RT: And that's where the Arab League would probably want to step in?

A.M.: That's where we have already stepped in. And brought them altogether since 2005, on the famous conference in Cairo, and all of them signed the deal at that time – November 2005. But unfortunately many powers – regional and international – involved in Iraq did not want an Arab solution for the Iraqi problem at that date, 2005. I'm telling you again, there's no other solution but an Arab solution for Iraq as an Arab country. And with their identity as senior member of the Arab League from the beginning of the Arab league. So we're involved.

As for Afghanistan – it's a different story. If you read what President-elect Obama said that it has not been managed well in Afghanistan, that they have to continue to move and then get back to square one. We hope that in Afghanistan also things would develop in the same direction. That the foreign forces will withdraw, the Afghanistan society will cooperate in rebuilding itself. And also the violence, all policies of violence and terrorism and so on – this is a serious situation, that all of us should cooperate in order to deal with it in a way that will rebuild rather than destroy.

RT: Will the Arab League get involved in assuring the world about Iran's nuclear programme being only civil.

A.M.: No, this is not in the Arab League.

RT: But will the Arab League want to be involved in assuring the world?

A.M.: We would be involved, based on the reports of the IAEA. If the IAEA determines that there's no danger, so there's no danger. If there is danger – than we'll have to see it. But this has not been brought to our knowledge. It is not there until this moment that we are talking about. It is just a conflict about a possible military programme. And the negotiations with six powers which take care of that.

So that would great interest because I told you we don't need – the Middle East does not need – any additional military programme, it doesn't need also the Israeli military programme, definitely. So if we can follow the policy, balance policy that tends to read the whole region, from nuclear weapons and nuclear programmes – than it has to involve Israel as it involves Iran, as it involves all other countries. And make it only for peaceful uses of nuclear energy.

RT: On the issue of piracy, you have suggested having an armed force in the region.

A.M.: In the Red Sea. And it is now on the table for consideration. And I believe we'll have to move along those lands in order to maintain security in the face of this wave of piracy that suddenly erupted.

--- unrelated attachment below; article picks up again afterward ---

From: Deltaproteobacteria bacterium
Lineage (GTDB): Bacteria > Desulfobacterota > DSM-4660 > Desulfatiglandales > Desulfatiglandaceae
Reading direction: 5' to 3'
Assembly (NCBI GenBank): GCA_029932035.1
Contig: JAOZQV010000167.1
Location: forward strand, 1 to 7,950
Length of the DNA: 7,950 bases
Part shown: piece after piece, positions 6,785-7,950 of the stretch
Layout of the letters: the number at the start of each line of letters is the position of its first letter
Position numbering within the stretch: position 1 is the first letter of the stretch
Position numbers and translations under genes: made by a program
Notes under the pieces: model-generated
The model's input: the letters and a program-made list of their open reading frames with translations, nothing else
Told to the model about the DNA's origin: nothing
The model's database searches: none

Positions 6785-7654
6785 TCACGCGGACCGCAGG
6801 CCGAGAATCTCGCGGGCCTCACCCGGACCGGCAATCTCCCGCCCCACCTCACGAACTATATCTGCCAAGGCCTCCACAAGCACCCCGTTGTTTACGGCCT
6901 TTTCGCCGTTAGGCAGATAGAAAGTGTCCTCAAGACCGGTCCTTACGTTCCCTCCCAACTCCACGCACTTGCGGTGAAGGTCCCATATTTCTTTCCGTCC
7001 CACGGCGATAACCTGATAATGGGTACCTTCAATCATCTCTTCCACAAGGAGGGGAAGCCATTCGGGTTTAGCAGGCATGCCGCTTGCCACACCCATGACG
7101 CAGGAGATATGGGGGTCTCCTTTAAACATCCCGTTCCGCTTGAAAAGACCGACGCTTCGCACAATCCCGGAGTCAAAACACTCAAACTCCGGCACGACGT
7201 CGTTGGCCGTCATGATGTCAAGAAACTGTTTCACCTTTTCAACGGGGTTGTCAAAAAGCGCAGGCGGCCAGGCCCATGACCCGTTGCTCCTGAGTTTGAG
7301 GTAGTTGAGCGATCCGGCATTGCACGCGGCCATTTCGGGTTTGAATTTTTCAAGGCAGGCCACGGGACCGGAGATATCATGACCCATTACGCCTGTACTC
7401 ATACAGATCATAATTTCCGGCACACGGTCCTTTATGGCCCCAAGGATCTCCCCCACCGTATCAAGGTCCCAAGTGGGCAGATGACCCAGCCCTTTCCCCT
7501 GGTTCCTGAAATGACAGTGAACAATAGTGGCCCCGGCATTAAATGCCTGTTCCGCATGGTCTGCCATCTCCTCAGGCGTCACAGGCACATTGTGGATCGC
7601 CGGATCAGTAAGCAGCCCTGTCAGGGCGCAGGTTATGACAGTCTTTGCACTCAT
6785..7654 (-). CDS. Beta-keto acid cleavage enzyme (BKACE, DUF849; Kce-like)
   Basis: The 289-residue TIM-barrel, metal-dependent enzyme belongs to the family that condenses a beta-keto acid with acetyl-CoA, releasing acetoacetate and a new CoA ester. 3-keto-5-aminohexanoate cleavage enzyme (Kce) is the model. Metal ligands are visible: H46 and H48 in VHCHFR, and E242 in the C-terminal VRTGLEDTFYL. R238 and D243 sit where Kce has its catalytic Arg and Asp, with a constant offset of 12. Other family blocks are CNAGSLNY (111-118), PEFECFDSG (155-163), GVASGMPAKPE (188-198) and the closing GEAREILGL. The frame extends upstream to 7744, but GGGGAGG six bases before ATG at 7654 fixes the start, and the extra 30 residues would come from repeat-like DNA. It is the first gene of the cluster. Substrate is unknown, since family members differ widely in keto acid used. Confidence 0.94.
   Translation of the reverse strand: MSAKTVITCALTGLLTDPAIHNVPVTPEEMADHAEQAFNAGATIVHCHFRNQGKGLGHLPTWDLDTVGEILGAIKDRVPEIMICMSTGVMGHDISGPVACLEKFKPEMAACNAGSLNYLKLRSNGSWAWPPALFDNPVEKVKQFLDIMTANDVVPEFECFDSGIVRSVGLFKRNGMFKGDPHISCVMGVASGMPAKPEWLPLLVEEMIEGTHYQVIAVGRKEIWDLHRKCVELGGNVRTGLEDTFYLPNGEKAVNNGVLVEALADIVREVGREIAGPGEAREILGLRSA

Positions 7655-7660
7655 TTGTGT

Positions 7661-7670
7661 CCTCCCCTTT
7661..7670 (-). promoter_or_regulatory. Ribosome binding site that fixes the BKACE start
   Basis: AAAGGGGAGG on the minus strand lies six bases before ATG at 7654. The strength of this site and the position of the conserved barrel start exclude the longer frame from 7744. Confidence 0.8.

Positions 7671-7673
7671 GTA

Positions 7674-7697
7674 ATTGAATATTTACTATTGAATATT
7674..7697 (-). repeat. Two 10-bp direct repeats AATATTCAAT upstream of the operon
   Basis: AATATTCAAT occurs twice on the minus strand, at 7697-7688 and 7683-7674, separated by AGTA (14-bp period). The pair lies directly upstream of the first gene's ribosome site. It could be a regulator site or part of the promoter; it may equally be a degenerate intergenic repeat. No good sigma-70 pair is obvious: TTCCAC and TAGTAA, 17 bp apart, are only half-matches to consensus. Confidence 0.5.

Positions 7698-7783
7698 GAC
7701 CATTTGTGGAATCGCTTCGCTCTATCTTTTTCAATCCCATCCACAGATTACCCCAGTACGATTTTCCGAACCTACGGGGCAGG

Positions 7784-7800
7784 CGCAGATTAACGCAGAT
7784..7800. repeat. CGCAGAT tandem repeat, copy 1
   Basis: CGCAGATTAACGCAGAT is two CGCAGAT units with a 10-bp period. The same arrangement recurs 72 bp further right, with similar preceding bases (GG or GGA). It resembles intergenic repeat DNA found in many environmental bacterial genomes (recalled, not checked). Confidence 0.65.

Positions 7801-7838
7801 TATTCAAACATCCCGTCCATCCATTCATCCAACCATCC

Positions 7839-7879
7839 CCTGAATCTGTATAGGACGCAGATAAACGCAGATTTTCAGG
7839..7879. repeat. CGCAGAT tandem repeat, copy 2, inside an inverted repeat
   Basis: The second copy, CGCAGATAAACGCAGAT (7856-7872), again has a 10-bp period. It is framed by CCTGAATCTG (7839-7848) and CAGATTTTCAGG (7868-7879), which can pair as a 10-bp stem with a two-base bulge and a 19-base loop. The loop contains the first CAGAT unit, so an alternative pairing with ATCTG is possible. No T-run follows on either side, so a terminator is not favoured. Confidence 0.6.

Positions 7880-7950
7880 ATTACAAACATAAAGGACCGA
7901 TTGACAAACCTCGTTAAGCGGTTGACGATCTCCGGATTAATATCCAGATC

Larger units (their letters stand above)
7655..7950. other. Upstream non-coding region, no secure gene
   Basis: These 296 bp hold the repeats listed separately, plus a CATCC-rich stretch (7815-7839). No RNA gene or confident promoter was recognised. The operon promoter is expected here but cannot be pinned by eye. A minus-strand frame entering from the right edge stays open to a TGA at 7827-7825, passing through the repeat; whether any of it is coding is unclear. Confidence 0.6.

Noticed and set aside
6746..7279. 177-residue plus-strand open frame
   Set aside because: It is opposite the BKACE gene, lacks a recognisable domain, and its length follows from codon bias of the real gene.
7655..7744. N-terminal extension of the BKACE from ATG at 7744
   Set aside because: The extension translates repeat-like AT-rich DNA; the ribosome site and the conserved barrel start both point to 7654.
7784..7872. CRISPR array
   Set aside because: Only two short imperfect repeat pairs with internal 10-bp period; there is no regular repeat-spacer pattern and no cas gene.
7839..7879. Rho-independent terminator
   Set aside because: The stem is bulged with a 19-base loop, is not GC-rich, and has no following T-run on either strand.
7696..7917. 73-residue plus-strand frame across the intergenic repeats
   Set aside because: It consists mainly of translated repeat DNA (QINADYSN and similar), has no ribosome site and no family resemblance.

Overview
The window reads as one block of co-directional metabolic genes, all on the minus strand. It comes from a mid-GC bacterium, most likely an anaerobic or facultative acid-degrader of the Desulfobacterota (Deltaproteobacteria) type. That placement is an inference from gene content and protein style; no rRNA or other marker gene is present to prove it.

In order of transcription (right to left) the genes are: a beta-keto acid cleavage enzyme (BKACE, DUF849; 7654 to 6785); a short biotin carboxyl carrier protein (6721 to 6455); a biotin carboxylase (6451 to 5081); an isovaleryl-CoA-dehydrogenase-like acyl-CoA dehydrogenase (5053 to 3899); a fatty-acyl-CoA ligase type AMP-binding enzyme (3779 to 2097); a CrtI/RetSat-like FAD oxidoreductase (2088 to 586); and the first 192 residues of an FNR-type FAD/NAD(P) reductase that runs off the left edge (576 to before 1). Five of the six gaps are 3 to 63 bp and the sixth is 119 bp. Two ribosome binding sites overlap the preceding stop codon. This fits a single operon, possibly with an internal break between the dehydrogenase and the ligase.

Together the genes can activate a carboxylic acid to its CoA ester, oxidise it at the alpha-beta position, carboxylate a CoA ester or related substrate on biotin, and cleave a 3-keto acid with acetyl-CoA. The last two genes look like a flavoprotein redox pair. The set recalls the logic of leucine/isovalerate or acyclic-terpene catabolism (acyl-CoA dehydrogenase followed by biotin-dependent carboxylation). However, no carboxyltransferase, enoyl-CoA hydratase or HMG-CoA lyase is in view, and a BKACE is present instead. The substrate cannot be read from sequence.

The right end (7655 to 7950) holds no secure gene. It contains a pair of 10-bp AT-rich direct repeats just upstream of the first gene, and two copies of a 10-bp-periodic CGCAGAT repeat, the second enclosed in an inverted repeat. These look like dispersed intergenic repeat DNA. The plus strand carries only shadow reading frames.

RT: What about American forces that are already there?

A.M.: Oh yes, not only American forces, there are a lot of forces.

RT: So you're not against that?

A.M.: They are in the ocean, by the way, not in the Red Sea. The American forces, Russian forces, French forces, NATO forces, all around the Horn of Africa. That's why I called on Arab countries to form their own naval force in the Red Sea.

RT: And would you approve of what NATO is doing and working closely with them?

A.M.: We can cooperate against piracy, we are all on the same side against piracy; piracy is a major crime. And it has been said that it is the other side of terrorism or one of the expressions of international terrorism. So we’ll have to stand firm against piracy.

RT: But are you against having international help on this issue even in the Red Sea area?

A.M.: Well, it depends on what happens and it depends on the UN Security Council and what it decides. And of course any resolutions of the Security Council to the fact of military cooperation in that vast region would be based on consultations with all of us. And this has not been done yet.

RT: But what's the Arab League’s view on having, let's say, NATO and U.S. in the Red Sea?

A.M.: That's why I called on Arab countries to form their own naval force. And this force can cooperate as necessary with whatever other forces that are there, in the region. But I understand that there're no piracy cases in the Red Sea but around the Horn of Africa.

RT: Amr Moussa, we thank you for sharing your views with us. And wish you luck with your endeavours.

A.M.: Thank you very much.